From the author of Bel Canto and The Dutch House. In the spring of 2020, Lara's three daughters return to the family's orchard in Northern Michigan. While picking cherries, they beg their mother to tell them the story of Peter Duke, a famous actor with whom she shared both a stage and a romance years before at a theater company called Tom Lake. As Lara recalls the past, her daughters examine their own lives and relationship with their mother, and are forced to reconsider the world and everything they thought they knew.
Not that a heart is not broken at some point, but it breaks without affecting the remarkable warmth of the book, set in summer’s fullest bloom ... This generous writer hits the mark again with her ninth novel ... Knowing Patchett’s personal history with motherhood makes the fullness of the maternal feelings she imagines for Lara Kenison particularly poignant.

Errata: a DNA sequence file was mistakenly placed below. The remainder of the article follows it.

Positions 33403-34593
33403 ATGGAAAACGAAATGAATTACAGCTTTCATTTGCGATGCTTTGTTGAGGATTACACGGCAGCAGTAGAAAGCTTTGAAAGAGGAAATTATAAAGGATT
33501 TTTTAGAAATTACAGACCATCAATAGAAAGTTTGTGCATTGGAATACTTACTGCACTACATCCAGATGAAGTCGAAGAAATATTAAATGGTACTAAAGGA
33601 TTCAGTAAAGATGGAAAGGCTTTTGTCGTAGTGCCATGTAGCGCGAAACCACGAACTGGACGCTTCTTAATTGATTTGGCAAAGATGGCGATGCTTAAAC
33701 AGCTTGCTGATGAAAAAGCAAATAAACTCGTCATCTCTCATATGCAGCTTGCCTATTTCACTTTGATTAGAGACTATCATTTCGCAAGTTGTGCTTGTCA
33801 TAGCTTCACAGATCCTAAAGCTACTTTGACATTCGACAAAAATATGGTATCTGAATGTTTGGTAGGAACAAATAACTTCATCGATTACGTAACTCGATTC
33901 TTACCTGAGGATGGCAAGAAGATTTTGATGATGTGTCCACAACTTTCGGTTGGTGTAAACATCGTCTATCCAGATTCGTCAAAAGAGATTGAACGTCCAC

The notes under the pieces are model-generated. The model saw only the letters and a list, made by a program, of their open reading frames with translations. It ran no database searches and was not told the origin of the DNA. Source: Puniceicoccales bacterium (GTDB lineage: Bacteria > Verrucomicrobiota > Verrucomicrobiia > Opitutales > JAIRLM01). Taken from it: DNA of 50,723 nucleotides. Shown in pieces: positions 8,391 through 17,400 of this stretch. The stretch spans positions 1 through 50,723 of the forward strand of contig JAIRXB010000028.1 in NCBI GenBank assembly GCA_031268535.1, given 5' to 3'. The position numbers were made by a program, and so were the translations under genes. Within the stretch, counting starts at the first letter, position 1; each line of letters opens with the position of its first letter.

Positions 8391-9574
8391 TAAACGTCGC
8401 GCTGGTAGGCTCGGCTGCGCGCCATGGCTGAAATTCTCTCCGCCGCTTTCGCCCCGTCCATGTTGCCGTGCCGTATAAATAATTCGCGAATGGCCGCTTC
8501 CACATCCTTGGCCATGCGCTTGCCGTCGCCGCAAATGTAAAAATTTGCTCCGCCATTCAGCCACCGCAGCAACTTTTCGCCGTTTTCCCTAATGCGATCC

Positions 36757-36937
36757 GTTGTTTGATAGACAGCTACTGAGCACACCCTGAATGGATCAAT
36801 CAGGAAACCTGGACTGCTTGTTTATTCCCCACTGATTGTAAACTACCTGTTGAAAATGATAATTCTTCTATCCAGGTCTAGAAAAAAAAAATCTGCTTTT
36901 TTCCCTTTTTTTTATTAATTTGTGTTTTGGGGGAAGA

A gorgeously told and quietly devastating story of family, love, and identity. The book is unpretentious in its erudition, yet filled with allusions and galvanized by a passion for literature and theater ... Chekhovian atmosphere and elements leave their imprint on every page of Patchett’s novel ... Throughout Tom Lake, art and life intersect, contradict, and implicate each other, both conceptually and textually.
With Tom Lake, she treats us — and perhaps herself — to a vision of a family beautifully, bucolically simple: nuclear, in its pre-bomb meaning ... Isn’t a prudish novel — the flashbacks are to the 1980s, when parents hovered a lot less — but it is a resolutely folksy, cozy one ... A quiet and reassuring book, not a rabble-rouser.